POSTS TAGGED: ipv6
Danny McPherson | Dec 07, 2012
The capabilities IPv6 provides will enhance online security, but the shift to the new Internet address scheme may also present risks if not properly managed. Previously, Internet security was largely an after-thought for the early Internet, as its primary purpose was to facilitate open, end-to-end, any-to-any communications and information exchange for bridging and accelerating research efforts. Today, we have a much more complex online ecosystem that spans billions of users across the globe and serves not only as an engine for e-commerce, but as an engine for all commerce.
The Internet protocol suite has become the de facto standard for global Internet services and consumers, but it also serves as a near ubiquitous substrate for running critical network infrastructure and business critical applications. Transportation, financial systems, emergency services, utilities, and government applications are just a few examples of services that need absolute availability and robust security. But having robust security is only one part of the solution.
At the micro level, the migration of personally identifiable information and proprietary intellectual property online has influenced IPv6 protocol architects to bake additional security into the stack. For example, IPSec is mandatory to implement in IPv6 compliant protocol stacks, while secure neighbour discovery capabilities, privacy addresses, and unique local addresses (ULA) all provide additional security enhancements.
Burt Kaliski | Jun 15, 2012
One of my favorite data scientists of the “next web” generation is Hilary Mason, chief scientist of Bitly.
Hilary was the presenter at the Verisign Labs Distinguished Speakers Series in late May, and brought a fascinating perspective on what Bitly is learning about human behavior through its URL shortening service. The company is asking questions like: What links are users shortening so they can share them with other users? And what shortened links are they clicking on? It turns out that there’s a difference: users tend to shorten more links that make them seem intelligent – such as world news – yet click on more links that arguably would make them seem less so – like celebrity gossip. The links that are shared and clicked on more are the lowest common denominator among the ones that were initially shortened.Read more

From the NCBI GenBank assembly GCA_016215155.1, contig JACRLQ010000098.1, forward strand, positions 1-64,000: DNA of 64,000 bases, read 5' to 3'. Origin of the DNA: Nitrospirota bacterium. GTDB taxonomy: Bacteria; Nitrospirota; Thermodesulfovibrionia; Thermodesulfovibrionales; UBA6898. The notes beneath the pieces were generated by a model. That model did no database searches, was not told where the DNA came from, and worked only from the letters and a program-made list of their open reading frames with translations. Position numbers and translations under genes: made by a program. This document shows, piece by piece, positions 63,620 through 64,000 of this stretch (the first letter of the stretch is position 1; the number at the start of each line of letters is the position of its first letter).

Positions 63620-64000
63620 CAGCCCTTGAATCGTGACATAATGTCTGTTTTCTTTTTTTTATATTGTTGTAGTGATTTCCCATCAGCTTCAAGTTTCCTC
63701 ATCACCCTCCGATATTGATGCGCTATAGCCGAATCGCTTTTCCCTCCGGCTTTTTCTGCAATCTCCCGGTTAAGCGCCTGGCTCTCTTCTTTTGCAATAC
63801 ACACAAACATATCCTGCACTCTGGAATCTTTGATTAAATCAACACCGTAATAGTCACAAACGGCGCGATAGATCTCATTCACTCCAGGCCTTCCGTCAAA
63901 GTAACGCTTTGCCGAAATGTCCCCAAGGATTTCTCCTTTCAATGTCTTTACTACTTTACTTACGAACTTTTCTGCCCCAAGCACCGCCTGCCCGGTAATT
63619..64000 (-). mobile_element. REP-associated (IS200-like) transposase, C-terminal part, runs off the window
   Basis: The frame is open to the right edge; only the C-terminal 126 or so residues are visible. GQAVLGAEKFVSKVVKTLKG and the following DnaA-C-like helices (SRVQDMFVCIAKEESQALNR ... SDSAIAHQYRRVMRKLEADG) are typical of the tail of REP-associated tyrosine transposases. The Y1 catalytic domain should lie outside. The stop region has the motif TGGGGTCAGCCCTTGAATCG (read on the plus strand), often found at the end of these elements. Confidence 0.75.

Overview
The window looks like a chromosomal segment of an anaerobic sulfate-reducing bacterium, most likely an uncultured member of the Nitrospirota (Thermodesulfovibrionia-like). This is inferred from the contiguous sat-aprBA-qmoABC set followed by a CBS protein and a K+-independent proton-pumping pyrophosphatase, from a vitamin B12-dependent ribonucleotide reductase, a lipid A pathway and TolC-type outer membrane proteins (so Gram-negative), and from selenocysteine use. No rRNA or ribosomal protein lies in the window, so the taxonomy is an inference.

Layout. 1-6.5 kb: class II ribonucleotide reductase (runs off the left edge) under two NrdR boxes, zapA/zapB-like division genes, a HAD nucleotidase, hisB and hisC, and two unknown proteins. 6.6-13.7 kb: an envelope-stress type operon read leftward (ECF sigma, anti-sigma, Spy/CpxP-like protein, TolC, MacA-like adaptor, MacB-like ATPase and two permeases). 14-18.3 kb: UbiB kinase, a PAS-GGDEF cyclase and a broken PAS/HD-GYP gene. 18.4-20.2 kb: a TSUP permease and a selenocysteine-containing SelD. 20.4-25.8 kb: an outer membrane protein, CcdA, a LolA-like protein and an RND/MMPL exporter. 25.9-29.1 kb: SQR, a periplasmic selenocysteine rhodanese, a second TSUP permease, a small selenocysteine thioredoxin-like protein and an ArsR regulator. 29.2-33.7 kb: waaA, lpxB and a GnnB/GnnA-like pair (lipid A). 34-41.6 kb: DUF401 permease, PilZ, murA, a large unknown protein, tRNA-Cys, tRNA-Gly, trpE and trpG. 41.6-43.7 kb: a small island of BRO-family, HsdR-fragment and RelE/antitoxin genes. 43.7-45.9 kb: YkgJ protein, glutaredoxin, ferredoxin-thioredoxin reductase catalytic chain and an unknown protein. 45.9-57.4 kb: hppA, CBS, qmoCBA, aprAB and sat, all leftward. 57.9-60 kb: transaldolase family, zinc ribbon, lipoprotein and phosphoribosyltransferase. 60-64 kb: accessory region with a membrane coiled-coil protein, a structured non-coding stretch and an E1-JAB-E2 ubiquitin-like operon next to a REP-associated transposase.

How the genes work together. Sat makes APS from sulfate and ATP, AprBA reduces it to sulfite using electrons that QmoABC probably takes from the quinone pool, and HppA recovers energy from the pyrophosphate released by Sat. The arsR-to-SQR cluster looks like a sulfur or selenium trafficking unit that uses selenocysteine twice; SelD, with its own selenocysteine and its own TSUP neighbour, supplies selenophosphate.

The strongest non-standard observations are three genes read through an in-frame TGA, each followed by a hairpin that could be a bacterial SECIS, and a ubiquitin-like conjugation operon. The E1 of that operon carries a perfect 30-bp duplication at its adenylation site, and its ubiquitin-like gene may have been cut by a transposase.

Burt Kaliski | Jun 08, 2012
World IPv6 Launch this week was a success in terms of raising awareness and activity around Internet Protocol Version 6 (IPv6).
Now that the big day is past, what’s next?
In one of my tweets on IPv6, I observed that there are enough IPv6 addresses that usage could double every year into the start of the next century without exhausting them all. So I’m not too concerned now about what’s next after IPv6.
I am curious, however, about what’s next with IPv6.Read more
Burt Kaliski | Jun 06, 2012
In recent interviews about World IPv6 Launch I’ve been asked by several different people whether or not I think there needs to be some kind of a “Flag Day” on which the world all together switches from Internet Protocol version 4 (IPv4) to the version 6 (IPv6).
I don’t think a flag day is needed. World IPv6 Launch is just the right thing.
It’s worth looking at some previous flag-type days to get a better sense of why.Read more
Rick Howard | Jun 05, 2012
There has been a lot of discussion lately about the potential for IPv6 to create security issues. While there are definitely some security risks of IPv6 deployment, a carefully considered implementation plan can help mitigate against security risks.
As we approach World IPv6 Launch tomorrow, I thought it prudent to share the below described incident that iDefense recently observed. This incident illustrates the disruptive capability of IPv6 in action and also prompted me to think about what IT professionals need to do to help make sure their network infrastructure is ready for the impending launch of IPv6. Read more